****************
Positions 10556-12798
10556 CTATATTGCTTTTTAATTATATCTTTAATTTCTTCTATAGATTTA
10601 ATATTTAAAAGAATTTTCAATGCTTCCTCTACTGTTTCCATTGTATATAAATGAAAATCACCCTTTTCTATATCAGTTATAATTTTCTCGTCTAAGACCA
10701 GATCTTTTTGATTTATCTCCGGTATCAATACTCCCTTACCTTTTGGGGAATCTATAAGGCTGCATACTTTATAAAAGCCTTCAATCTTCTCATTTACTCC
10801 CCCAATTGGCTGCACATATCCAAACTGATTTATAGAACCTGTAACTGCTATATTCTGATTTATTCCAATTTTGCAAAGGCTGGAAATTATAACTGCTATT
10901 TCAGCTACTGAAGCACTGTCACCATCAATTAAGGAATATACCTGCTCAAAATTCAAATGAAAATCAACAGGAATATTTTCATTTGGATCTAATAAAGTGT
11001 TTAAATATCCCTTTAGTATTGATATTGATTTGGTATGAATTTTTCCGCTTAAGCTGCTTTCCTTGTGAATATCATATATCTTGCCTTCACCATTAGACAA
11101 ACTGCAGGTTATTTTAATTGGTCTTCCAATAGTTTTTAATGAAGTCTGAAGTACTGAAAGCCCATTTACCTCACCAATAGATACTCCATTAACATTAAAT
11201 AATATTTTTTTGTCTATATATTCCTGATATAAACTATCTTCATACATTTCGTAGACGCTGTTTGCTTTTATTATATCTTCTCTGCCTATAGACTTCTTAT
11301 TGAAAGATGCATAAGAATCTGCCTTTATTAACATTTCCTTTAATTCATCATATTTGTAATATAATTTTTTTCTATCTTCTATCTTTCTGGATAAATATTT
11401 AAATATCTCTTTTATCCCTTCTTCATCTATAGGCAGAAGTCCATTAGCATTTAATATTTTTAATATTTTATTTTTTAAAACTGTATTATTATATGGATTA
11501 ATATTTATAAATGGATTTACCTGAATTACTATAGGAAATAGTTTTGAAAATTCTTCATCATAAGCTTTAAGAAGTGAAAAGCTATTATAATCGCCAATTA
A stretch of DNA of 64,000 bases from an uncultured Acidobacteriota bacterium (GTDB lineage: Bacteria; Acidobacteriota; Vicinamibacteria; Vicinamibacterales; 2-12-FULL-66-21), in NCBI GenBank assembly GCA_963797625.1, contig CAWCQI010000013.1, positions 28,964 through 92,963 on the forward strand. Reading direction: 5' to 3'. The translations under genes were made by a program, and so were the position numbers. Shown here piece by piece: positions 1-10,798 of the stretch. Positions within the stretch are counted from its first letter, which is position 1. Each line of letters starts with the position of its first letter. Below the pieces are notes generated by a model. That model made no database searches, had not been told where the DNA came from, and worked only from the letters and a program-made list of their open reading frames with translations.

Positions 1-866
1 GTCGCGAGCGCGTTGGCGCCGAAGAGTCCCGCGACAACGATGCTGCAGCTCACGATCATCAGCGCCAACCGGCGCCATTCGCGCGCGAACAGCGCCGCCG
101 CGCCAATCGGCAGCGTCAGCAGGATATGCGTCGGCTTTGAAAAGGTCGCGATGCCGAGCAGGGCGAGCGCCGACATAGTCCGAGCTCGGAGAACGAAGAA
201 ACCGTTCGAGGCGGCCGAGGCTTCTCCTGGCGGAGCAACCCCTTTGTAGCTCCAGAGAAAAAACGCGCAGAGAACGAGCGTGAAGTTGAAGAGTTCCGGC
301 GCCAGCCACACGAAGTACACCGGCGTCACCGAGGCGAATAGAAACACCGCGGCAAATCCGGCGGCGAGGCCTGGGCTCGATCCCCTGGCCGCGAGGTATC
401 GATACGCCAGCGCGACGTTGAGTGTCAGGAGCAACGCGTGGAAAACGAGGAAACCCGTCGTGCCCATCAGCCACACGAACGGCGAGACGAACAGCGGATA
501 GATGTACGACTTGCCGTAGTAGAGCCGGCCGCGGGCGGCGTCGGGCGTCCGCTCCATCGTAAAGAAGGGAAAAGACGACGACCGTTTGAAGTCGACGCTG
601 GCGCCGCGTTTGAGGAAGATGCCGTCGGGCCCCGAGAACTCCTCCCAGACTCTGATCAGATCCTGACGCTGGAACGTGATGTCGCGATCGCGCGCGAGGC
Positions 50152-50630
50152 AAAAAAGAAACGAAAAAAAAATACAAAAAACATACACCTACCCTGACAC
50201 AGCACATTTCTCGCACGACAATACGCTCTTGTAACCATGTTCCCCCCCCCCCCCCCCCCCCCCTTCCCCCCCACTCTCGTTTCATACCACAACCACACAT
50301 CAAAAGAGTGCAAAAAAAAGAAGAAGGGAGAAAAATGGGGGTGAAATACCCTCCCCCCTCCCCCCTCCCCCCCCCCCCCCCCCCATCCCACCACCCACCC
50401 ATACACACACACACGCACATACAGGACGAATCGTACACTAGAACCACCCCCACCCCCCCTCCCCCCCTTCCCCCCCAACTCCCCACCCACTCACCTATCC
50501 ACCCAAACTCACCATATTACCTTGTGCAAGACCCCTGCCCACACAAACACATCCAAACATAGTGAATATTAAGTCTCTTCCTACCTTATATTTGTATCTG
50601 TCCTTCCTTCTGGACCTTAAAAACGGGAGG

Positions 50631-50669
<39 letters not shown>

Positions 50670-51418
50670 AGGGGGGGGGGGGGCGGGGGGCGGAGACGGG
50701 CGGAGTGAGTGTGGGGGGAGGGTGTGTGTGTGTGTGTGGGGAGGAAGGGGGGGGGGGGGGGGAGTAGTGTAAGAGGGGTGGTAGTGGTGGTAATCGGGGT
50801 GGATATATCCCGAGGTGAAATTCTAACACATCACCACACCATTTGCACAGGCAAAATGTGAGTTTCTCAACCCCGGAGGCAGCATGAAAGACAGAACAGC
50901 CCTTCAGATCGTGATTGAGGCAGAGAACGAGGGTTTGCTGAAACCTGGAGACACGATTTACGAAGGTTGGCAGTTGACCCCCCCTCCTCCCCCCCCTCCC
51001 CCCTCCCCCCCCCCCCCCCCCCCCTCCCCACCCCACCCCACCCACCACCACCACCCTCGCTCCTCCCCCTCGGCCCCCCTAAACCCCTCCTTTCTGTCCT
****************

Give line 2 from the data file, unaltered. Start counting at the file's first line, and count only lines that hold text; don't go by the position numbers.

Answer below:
10556 CTATATTGCTTTTTAATTATATCTTTAATTTCTTCTATAGATTTA